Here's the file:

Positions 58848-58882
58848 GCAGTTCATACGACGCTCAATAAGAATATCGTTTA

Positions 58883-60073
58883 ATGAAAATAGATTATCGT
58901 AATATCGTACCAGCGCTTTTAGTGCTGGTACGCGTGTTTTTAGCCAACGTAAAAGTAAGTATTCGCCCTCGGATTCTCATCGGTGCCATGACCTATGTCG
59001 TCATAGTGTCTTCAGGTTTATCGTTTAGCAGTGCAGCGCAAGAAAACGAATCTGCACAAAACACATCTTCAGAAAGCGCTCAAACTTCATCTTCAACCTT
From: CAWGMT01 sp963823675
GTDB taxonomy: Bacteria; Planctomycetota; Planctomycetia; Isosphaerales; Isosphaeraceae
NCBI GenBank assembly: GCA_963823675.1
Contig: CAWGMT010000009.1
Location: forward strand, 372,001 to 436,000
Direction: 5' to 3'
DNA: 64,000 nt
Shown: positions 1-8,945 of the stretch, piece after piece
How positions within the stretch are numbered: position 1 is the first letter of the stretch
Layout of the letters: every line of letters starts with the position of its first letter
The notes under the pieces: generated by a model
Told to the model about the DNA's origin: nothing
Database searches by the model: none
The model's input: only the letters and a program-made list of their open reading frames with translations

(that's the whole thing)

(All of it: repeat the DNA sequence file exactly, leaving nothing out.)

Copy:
Positions 58848-58882
58848 GCAGTTCATACGACGCTCAATAAGAATATCGTTTA

Positions 58883-60073
58883 ATGAAAATAGATTATCGT
58901 AATATCGTACCAGCGCTTTTAGTGCTGGTACGCGTGTTTTTAGCCAACGTAAAAGTAAGTATTCGCCCTCGGATTCTCATCGGTGCCATGACCTATGTCG
59001 TCATAGTGTCTTCAGGTTTATCGTTTAGCAGTGCAGCGCAAGAAAACGAATCTGCACAAAACACATCTTCAGAAAGCGCTCAAACTTCATCTTCAACCTT
From: CAWGMT01 sp963823675
GTDB taxonomy: Bacteria; Planctomycetota; Planctomycetia; Isosphaerales; Isosphaeraceae
NCBI GenBank assembly: GCA_963823675.1
Contig: CAWGMT010000009.1
Location: forward strand, 372,001 to 436,000
Direction: 5' to 3'
DNA: 64,000 nt
Shown: positions 1-8,945 of the stretch, piece after piece
How positions within the stretch are numbered: position 1 is the first letter of the stretch
Layout of the letters: every line of letters starts with the position of its first letter
The notes under the pieces: generated by a model
Told to the model about the DNA's origin: nothing
Database searches by the model: none
The model's input: only the letters and a program-made list of their open reading frames with translations